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Paid Peering: Issues and Misunderstandings

Recently I was asked for my opinion on Google paying France Telecom (FT) to deliver traffic into FT's network, i.e. Google paying to peer with FT. I wasn't aware Google pays FT. I don't even know if it's true. But I do know this is a topic fraught with misunderstandings. Also, if there is a "problem" here, the problem is one of competition (or lack thereof) in portions of the French broadband access market. It is not a problem that can be or should be fixed by "network neutrality" regulations or legislation. more

Transport vs. Network

One of the basic tools in network design is the so-called "stacked" protocol model. This model was developed in the late 1970s as part of a broader effort to develop general standards and methods of networking. In 1983, the efforts of the CCITT and ISO were merged to form The Basic Reference Model for Open Systems Interconnection, usually referred to as the Open Systems Interconnection Reference Model or the "OSI model." more

IPv6 Security Myth #9: There Aren’t Any IPv6 Security Resources

We are approaching the end of this 10 part series on the most common IPv6 security myths. Now it's time to turn our eyes away from security risks to focus a bit more on security resources. Today's myth is actually one of the most harmful to those who hold it. If you believe that there is no good information out there, it's nearly impossible to find that information. So let's get down to it and dispel our 9th myth. more

IPv6 Deployment: Just Where Are We?

In this article we'd like to look at some measures of the use of IPv4 and IPv6 protocols in today's Internet and see if we can draw any conclusions about just how far down the track we are with the IPv6 part of dual stack deployment. We'll use a number of measurements that have been made consistently since 1 January 2004 to the present, where we can distinguish between the relative levels of IPv4 and IPv6 use in various ways. more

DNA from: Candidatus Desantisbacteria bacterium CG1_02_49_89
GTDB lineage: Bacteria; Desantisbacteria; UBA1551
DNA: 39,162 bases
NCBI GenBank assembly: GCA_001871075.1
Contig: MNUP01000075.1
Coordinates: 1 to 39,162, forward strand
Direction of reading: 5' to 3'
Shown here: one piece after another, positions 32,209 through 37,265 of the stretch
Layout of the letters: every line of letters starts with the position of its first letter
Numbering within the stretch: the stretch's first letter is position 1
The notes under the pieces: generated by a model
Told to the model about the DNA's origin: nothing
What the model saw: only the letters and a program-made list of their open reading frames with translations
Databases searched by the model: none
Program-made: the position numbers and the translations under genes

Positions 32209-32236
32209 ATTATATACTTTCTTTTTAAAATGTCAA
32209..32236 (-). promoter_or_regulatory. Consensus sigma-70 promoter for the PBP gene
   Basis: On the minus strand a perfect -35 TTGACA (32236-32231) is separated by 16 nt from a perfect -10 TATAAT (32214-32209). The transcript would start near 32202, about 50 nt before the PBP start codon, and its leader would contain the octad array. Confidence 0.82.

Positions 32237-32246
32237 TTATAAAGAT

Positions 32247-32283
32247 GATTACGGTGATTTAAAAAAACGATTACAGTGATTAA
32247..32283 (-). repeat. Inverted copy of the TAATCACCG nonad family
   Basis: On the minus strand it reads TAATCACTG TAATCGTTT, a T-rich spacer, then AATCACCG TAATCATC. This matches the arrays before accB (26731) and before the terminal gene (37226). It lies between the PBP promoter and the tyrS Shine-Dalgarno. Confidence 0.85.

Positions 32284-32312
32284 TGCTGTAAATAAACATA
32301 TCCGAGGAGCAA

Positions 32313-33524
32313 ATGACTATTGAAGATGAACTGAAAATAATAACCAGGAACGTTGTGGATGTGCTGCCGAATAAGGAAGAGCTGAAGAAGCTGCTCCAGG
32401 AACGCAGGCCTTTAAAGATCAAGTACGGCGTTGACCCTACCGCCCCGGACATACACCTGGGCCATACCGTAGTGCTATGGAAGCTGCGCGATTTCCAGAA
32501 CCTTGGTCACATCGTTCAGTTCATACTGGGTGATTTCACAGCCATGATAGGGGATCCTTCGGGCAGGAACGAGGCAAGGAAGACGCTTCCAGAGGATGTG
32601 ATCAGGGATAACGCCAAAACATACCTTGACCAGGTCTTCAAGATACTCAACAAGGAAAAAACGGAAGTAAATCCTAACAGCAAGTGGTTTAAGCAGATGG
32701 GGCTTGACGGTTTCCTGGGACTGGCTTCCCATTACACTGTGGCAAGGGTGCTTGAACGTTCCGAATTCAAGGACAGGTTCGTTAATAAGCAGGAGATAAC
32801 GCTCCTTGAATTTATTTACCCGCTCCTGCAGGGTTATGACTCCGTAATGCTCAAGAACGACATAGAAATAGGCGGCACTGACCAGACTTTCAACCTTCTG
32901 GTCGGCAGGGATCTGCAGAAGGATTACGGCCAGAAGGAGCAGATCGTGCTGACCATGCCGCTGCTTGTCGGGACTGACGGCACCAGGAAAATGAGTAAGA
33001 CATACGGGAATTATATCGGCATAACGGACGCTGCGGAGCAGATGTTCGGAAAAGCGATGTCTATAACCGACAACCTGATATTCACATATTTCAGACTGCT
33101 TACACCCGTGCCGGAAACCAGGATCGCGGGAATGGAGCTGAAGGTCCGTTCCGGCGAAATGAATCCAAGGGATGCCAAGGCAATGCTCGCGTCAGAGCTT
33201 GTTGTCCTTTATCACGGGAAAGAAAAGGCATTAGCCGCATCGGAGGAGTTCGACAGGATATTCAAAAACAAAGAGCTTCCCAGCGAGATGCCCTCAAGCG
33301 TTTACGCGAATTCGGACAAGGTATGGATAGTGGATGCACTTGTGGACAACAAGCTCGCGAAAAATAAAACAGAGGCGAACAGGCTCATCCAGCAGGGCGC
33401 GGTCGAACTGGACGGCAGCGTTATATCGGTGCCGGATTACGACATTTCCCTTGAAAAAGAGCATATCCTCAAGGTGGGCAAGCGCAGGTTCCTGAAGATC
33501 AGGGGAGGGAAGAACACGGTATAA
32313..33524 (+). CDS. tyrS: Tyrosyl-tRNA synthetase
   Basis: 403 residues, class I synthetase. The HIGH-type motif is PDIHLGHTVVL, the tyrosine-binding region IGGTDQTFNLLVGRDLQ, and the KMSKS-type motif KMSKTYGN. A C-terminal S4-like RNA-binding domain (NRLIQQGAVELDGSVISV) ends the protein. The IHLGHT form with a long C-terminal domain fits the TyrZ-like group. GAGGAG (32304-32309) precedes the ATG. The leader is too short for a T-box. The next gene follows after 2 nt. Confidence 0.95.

Nation Scale Internet Filtering—Do’s and Don’ts

If a national government wants to prevent certain kinds of Internet communication inside its borders, the costs can be extreme and success will never be more than partial. VPN and tunnel technologies will keep improving as long as there is demand, and filtering or blocking out every such technology will be a never-ending game of one-upmanship. Everyone knows and will always know that determined Internet users will find a way to get to what they want, but sometimes the symbolic message is more important than the operational results. more

The Internet’s Gilded Age

The rise of the Internet has heralded rapid changes in our society. The opportunities presented by a capable and ubiquitous communications system and a global transportation network have taken some corporations from the multinational to the status of truly global mega-corporation. Good examples of these new corporations include Google, Apple, Amazon, Microsoft and Facebook. There are a handful of large-scale winners in this space and many losers. But this is not the first time we've witnessed a period of rapid technological and social change. more

FBI Pushing Plans to Force Surveillance Backdoors on Social Networks, VoIP, and Email Providers

Declan McCullagh reporting in CNET: "The FBI is asking Internet companies not to oppose a controversial proposal that would require the firms, including Microsoft, Facebook, Yahoo, and Google, to build in backdoors for government surveillance. In meetings with industry representatives, the White House, and U.S. senators, senior FBI officials argue the dramatic shift in communication from the telephone system to the Internet has made it far more difficult for agents to wiretap Americans suspected of illegal activities..." more

A Quick Primer on Internet Peering and Settlements

The business world today features many complex global service activities which involve multiple interconnected service providers. Customers normally expect to execute a single paid transaction with one service provider, but many service providers may assist in the delivery of the service. These contributory service providers seek compensation for their efforts from the initial provider. However, within a system of interdependent providers a service provider may undertake both roles of primary and contributory provider, depending on the context of each individual customer transaction. more